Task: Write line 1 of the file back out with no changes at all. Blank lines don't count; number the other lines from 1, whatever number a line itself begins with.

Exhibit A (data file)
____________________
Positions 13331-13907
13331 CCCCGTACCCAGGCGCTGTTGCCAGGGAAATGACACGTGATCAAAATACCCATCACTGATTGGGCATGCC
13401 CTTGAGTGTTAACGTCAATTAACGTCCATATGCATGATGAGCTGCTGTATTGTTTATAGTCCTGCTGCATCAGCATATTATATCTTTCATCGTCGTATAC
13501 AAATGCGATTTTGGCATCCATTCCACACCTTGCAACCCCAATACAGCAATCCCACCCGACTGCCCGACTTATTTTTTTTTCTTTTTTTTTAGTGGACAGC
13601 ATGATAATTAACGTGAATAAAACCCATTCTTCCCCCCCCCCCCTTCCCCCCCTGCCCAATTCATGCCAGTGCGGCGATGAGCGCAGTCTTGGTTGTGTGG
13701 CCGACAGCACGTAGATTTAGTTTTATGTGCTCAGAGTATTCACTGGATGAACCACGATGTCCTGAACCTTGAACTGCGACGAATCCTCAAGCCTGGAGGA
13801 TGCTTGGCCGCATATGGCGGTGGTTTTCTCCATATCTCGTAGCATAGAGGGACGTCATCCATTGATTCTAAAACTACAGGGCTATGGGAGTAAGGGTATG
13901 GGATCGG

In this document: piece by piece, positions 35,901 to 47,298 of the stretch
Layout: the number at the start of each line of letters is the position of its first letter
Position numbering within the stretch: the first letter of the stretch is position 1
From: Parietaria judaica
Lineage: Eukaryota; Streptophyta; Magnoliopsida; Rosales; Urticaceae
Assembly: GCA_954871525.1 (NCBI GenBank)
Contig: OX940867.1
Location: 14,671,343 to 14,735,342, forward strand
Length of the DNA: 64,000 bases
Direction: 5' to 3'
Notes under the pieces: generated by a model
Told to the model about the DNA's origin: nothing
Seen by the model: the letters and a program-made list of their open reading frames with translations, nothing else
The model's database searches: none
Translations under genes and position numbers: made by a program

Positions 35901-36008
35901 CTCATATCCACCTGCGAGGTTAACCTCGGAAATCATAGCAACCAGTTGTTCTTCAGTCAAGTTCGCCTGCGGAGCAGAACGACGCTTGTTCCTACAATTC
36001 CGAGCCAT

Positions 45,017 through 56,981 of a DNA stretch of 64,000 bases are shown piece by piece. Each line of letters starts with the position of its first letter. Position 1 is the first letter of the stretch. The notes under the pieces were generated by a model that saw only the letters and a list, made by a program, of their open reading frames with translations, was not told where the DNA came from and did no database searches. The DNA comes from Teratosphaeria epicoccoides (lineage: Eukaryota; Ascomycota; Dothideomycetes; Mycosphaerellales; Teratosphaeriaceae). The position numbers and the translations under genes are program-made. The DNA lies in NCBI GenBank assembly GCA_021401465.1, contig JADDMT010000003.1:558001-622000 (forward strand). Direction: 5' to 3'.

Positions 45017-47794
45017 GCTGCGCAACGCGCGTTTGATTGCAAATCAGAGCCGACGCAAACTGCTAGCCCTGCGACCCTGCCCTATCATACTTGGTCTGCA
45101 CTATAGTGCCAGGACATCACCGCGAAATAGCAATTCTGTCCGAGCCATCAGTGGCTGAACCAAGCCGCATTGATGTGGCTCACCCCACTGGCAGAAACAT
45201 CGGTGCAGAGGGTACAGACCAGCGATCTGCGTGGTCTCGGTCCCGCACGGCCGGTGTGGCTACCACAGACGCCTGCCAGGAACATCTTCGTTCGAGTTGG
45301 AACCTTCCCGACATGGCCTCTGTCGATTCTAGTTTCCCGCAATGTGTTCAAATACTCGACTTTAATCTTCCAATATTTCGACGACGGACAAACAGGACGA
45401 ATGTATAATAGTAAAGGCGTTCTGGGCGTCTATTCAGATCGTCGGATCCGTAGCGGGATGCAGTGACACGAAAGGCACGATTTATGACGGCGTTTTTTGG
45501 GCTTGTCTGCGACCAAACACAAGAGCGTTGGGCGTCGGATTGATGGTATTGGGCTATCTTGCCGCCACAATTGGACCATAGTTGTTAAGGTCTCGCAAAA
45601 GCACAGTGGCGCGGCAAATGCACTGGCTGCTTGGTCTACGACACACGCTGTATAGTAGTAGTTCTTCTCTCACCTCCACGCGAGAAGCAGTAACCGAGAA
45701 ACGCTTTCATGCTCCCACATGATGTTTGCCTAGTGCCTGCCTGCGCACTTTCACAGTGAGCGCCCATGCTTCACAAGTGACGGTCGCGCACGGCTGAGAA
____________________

Positions 13331-13907